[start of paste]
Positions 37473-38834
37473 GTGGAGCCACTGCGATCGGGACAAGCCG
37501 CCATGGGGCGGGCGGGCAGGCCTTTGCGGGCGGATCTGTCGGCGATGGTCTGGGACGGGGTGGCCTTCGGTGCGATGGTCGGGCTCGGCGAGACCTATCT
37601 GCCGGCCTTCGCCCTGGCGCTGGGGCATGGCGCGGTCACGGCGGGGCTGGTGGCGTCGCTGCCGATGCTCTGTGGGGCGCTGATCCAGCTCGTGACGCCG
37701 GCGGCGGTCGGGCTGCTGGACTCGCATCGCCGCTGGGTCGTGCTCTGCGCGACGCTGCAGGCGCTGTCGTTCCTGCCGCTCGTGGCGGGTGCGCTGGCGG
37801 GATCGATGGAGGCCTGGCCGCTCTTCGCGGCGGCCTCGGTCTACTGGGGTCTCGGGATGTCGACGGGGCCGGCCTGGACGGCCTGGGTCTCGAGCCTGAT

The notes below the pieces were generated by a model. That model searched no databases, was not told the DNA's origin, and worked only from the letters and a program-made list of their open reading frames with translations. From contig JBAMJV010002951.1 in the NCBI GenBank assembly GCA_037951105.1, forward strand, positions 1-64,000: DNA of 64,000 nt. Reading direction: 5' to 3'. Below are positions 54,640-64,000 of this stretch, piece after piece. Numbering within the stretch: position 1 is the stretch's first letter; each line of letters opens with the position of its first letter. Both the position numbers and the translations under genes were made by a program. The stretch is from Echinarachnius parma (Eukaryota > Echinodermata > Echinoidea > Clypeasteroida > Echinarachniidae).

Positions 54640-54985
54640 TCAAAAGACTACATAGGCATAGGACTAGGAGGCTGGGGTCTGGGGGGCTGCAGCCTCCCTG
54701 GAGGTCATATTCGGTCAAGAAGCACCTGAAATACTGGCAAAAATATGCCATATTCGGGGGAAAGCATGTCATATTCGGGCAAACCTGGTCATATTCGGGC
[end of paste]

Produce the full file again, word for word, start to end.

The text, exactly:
Positions 37473-38834
37473 GTGGAGCCACTGCGATCGGGACAAGCCG
37501 CCATGGGGCGGGCGGGCAGGCCTTTGCGGGCGGATCTGTCGGCGATGGTCTGGGACGGGGTGGCCTTCGGTGCGATGGTCGGGCTCGGCGAGACCTATCT
37601 GCCGGCCTTCGCCCTGGCGCTGGGGCATGGCGCGGTCACGGCGGGGCTGGTGGCGTCGCTGCCGATGCTCTGTGGGGCGCTGATCCAGCTCGTGACGCCG
37701 GCGGCGGTCGGGCTGCTGGACTCGCATCGCCGCTGGGTCGTGCTCTGCGCGACGCTGCAGGCGCTGTCGTTCCTGCCGCTCGTGGCGGGTGCGCTGGCGG
37801 GATCGATGGAGGCCTGGCCGCTCTTCGCGGCGGCCTCGGTCTACTGGGGTCTCGGGATGTCGACGGGGCCGGCCTGGACGGCCTGGGTCTCGAGCCTGAT

The notes below the pieces were generated by a model. That model searched no databases, was not told the DNA's origin, and worked only from the letters and a program-made list of their open reading frames with translations. From contig JBAMJV010002951.1 in the NCBI GenBank assembly GCA_037951105.1, forward strand, positions 1-64,000: DNA of 64,000 nt. Reading direction: 5' to 3'. Below are positions 54,640-64,000 of this stretch, piece after piece. Numbering within the stretch: position 1 is the stretch's first letter; each line of letters opens with the position of its first letter. Both the position numbers and the translations under genes were made by a program. The stretch is from Echinarachnius parma (Eukaryota > Echinodermata > Echinoidea > Clypeasteroida > Echinarachniidae).

Positions 54640-54985
54640 TCAAAAGACTACATAGGCATAGGACTAGGAGGCTGGGGTCTGGGGGGCTGCAGCCTCCCTG
54701 GAGGTCATATTCGGTCAAGAAGCACCTGAAATACTGGCAAAAATATGCCATATTCGGGGGAAAGCATGTCATATTCGGGCAAACCTGGTCATATTCGGGC